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Nicene Creed: St. Athanasius (Part III)

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Feb. 08, 2012

While the Church Fathers meant the additions to the Creed to combat Arianism,  they no sooner defused one problem with what they said than they began another with what they said.  Use of the term homoousia was meant to seal Arius’ fate by affirming the divine and eternal substance of Jesus.  However, as many began thinking about Christ sharing the substance of the Father, some found no distinction between the two.  The new problem was not so much showing they were the same in substance, but that the two were different in person.  The final chapter of the Nicene Creed articulates a systematic theology of the Trinity.

The age-old problem with the Trinity is that it demands faith in unity at the same time that it demands faith in distinction, also.  Nobody said being a Christian was intellectually easy.  In the ensuing decades after 325 A.D. Arians and orthodox Catholics continued to use the term homoousia to further their particular understandings, delivering the Church into a still-confused position.  It was St. Athanasius who would be the orthodox thinker whose theology brought a full understanding of the meaning of homoousia.  It is said that no other theologian that left Nicaea in 325 was more staunchly supportive of the orthodox homoousia position.  In fact, his unrelenting adherence to the Creed earned him five banishments from Alexandria. 

Nonetheless, St. Athanasius’ thinking shed new light on the meaning of homoousia.  While the Council in 325 was thinking exclusively of substance, St.  Athanasius believed the word was not meant to create an identity of person, as Unitarians were beginning to claim, but, rather, of unity of substance.  He is able to use the word to describe the divinity of the Father as the same divinity as the Son, while still maintaining distinct Persons.  “They are one, not as one thing divided into two parts…nor as one thing twice named…but they are [also] two, because the Father is Father and is not also Son, and the Son is Son and not also Father; but the nature is one…”  Still, while strides were being made, this seems as clear as mud.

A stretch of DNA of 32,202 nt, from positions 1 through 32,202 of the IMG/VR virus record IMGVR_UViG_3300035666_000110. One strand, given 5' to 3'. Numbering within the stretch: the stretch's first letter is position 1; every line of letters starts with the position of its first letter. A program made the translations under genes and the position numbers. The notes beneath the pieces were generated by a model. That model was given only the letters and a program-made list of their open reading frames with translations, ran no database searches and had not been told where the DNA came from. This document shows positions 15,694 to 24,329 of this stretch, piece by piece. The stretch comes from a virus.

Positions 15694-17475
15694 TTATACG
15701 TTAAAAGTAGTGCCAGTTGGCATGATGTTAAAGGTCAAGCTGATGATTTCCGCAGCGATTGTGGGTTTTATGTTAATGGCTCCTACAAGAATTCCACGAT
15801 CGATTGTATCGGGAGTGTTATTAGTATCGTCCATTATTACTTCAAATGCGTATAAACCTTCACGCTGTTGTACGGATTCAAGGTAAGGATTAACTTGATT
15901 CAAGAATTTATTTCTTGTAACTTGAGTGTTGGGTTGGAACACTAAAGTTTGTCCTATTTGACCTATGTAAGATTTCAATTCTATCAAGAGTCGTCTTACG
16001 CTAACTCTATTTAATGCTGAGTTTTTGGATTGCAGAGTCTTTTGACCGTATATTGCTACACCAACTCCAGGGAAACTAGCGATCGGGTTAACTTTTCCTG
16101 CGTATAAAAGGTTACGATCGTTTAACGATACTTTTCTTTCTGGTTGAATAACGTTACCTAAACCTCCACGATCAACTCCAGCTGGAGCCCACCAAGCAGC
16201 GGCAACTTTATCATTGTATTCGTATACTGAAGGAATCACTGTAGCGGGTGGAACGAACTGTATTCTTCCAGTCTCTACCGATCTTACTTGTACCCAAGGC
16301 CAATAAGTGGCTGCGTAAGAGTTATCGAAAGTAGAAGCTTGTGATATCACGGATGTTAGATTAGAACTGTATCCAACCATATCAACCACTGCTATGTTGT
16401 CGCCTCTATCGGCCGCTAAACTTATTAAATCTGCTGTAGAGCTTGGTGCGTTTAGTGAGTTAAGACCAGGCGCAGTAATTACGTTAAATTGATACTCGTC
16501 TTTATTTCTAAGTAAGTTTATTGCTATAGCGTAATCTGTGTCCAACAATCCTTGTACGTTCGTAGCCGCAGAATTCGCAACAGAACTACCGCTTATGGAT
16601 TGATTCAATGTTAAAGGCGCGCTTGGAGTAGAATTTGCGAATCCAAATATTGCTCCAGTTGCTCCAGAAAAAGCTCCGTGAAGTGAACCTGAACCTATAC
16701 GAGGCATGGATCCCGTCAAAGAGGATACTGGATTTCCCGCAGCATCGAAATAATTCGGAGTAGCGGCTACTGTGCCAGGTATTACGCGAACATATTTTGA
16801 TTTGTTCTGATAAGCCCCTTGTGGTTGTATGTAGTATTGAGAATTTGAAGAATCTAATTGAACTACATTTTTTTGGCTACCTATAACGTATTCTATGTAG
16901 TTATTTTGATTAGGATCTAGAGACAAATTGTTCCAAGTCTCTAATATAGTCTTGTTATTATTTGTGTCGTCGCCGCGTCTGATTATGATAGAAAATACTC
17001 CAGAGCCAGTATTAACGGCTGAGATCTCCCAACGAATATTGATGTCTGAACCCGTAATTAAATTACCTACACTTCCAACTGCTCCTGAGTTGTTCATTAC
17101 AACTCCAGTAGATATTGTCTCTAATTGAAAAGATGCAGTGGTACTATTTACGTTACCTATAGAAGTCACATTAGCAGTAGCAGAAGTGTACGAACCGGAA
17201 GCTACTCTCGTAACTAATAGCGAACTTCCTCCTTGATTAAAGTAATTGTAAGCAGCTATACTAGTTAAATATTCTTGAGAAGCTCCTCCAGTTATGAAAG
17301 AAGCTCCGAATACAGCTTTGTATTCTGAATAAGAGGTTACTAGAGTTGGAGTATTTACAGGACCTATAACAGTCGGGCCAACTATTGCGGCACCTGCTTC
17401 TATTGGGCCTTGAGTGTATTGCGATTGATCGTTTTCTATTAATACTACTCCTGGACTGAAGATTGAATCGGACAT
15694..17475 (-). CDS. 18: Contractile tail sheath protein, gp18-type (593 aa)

However, another noticeable problem with the Creed of 325 is its terse mention of the Holy Spirit.  While St. Athanasius is thinking, the Cappadocian brothers are considering this Third Person of the Trinity.  Convinced that if the Son is consubstantial with the Father, then the Spirit must be, as well.  They, too, were then forced to reconcile how there can be One God and Three Persons.  Their solution rested in precise terminology.  Substance and nature, while seemingly similar and often interchanged in usage, are not identical, however.  Substance refers to a common essence, while nature refers to special forms that substance could assume.  Thus, one substance could theoretically remain where three natures exist.  Further,  the Cappadocians provided the insight that the natures of the one substance are distinguishable only in their relationships to one another.  Thus, the distinction while real, is nevertheless unsubstantial.  

As such, the Second Ecumenical Council was convened in 381 to define the confession made only decades earlier in 325.  Further, they elaborated on the third article, to better define the Holy Spirit.  The result was the Creed we have today, except for one minor (or major) detail…